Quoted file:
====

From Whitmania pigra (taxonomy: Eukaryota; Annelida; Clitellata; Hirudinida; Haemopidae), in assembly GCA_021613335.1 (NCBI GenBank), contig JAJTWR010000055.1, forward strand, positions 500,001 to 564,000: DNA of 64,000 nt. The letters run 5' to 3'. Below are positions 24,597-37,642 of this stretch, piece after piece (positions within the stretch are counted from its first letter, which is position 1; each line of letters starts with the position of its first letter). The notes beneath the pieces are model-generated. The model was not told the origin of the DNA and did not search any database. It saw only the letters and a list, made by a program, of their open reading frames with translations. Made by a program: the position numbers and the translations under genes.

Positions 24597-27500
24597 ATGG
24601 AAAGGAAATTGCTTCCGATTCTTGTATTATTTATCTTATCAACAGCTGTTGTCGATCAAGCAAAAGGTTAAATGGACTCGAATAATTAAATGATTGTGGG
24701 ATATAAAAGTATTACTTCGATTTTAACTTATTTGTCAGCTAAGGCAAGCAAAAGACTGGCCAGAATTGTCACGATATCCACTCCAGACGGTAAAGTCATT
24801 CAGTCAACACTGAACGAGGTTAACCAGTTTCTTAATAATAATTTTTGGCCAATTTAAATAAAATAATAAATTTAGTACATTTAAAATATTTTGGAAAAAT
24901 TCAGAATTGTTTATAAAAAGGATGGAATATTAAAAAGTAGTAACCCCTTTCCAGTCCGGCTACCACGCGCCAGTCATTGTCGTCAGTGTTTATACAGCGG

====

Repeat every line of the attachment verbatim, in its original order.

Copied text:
From Whitmania pigra (taxonomy: Eukaryota; Annelida; Clitellata; Hirudinida; Haemopidae), in assembly GCA_021613335.1 (NCBI GenBank), contig JAJTWR010000055.1, forward strand, positions 500,001 to 564,000: DNA of 64,000 nt. The letters run 5' to 3'. Below are positions 24,597-37,642 of this stretch, piece after piece (positions within the stretch are counted from its first letter, which is position 1; each line of letters starts with the position of its first letter). The notes beneath the pieces are model-generated. The model was not told the origin of the DNA and did not search any database. It saw only the letters and a list, made by a program, of their open reading frames with translations. Made by a program: the position numbers and the translations under genes.

Positions 24597-27500
24597 ATGG
24601 AAAGGAAATTGCTTCCGATTCTTGTATTATTTATCTTATCAACAGCTGTTGTCGATCAAGCAAAAGGTTAAATGGACTCGAATAATTAAATGATTGTGGG
24701 ATATAAAAGTATTACTTCGATTTTAACTTATTTGTCAGCTAAGGCAAGCAAAAGACTGGCCAGAATTGTCACGATATCCACTCCAGACGGTAAAGTCATT
24801 CAGTCAACACTGAACGAGGTTAACCAGTTTCTTAATAATAATTTTTGGCCAATTTAAATAAAATAATAAATTTAGTACATTTAAAATATTTTGGAAAAAT
24901 TCAGAATTGTTTATAAAAAGGATGGAATATTAAAAAGTAGTAACCCCTTTCCAGTCCGGCTACCACGCGCCAGTCATTGTCGTCAGTGTTTATACAGCGG